Leadership in Global Open, Online, and Distance Learning

Leadership in Global Open, Online, and Distance Learning

Ebba Ossiannilsson (Swedish Association for Distance Education, Sweden & Swedish Association for E-Competence, Sweden)
DOI: 10.4018/978-1-5225-5472-1.ch112

Abstract

Global open online, and distance learning call for innovation and new strategies at all levels because of current paradigm shifts and global trends towards increased digitization in all sectors in society. Thus, the educational sector must focus on new trends in executive leadership, shifting paradigms, innovative approaches to distributed leadership, and management practice. The sections in this chapter consider why we have to re-think leadership and why the demands of leadership in global open, online, and distance learning have to innovate, change and be rethought. The main topics elaborated in this chapter are increased digitization and societal issues, global open online and distance learning, and finally leadership in global open online learning arenas. In conclusion, leaders must embrace and be in the forefront in the areas of teaching, research, governance and society for the transitions to personal global open online learning.
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Introduction

Global higher education is more comprehensive and more challenging than ever before because of current paradigm shifts and global trends. Open, online, and distance learning call for innovation and new strategies at all levels. Thus, the educational sector must focus on new trends in executive leadership, shifting paradigms, innovative approaches to distributed leadership, management practice, continuous improvement in quality, and new regional, national, and global partnership models. Leaders should be empowered to examine their leadership approaches and incorporate the input from colleagues to reformulate these approaches.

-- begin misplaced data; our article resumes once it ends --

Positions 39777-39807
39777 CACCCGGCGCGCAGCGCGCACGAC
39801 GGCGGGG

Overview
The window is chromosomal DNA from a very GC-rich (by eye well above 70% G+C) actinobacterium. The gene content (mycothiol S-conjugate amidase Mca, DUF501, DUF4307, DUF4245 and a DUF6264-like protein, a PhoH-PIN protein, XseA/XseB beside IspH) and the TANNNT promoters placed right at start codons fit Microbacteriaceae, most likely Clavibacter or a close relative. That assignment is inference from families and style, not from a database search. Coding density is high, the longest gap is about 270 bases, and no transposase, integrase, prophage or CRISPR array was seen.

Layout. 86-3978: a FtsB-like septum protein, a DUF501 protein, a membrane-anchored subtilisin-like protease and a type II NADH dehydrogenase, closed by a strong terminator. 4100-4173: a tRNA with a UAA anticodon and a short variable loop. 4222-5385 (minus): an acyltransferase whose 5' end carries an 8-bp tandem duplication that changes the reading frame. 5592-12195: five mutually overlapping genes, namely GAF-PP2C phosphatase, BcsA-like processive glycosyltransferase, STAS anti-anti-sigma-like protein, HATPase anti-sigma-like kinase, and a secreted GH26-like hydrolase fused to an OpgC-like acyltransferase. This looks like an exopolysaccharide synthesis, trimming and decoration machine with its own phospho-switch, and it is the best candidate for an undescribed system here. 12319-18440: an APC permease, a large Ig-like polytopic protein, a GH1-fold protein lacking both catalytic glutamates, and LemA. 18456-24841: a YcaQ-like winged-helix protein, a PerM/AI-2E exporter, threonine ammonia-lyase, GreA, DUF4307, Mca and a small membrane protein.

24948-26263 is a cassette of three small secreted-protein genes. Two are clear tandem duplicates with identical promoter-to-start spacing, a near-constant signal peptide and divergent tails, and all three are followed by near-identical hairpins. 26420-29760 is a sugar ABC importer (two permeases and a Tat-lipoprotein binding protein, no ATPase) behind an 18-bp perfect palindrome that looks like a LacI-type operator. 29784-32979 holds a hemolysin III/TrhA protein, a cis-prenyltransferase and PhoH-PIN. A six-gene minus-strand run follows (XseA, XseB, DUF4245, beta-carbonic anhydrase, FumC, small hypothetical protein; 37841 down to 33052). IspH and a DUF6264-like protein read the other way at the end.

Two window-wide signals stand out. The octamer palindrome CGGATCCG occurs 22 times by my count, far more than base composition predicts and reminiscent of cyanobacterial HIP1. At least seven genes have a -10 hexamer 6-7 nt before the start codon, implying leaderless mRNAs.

The major challenges predicted for both the future of higher education and the university of 2020/2030 include the following: globalization, urbanization, changing demographics, economic growth, the knowledge-based economy, the information society with superhighways to information, increased digitization, the labor market, job transfers, and mobility (Latchem, 2016; European Commission, 2013; OECDE, 2007; UNESCO, 2015a; UNESCO-COL, 2016). Several global stakeholders, such as United Nations Educational, Scientific and Cultural Organization (UNESCO), the Commonwealth of Learning (COL), and the European Commission have called for opening up education to meet today’s global demands and challenges and the visions for 2030. UNESCO (2015a) stated that the 2030 Agenda for Sustainable Development should provide inclusive and equitable quality education at all levels: early childhood, primary, secondary, tertiary, technical and vocational training, thus underscoring education for all in addition to universal lifelong learning opportunities. The European Commission’s Opening up Education initiative emphasizes modernizing education and promoting innovations in teaching and learning through several formats, such as open educational resources (OER), massive open online courses (MOOCs), information and communication technology (ICT), and digital competencies, as well as infrastructure, interoperability, equity, quality, visibility, licensing, and certification (European Commission, 2013). The Commission adopted a new and comprehensive New Skills Agenda for Europe, which focuses on improving the quality and relevance of skills formation, increasing the visibility and comparability of skills and qualifications, as well as improving skills intelligence and information to enable better career choices. The aim of this initiative is to ensure that people develop a broad set of skills early in life in order for Europe to make the most of human capital, which will ultimately boost employability, competitiveness, and growth in Europe. Critical thinking, entrepreneurship, problem solving, and digital competences are just some of the competences enshrined by the New Skills Agenda. These skills have emerged as key in allowing people to attain quality jobs and fulfil their potential as confident, active citizens (European Commission, 2016).

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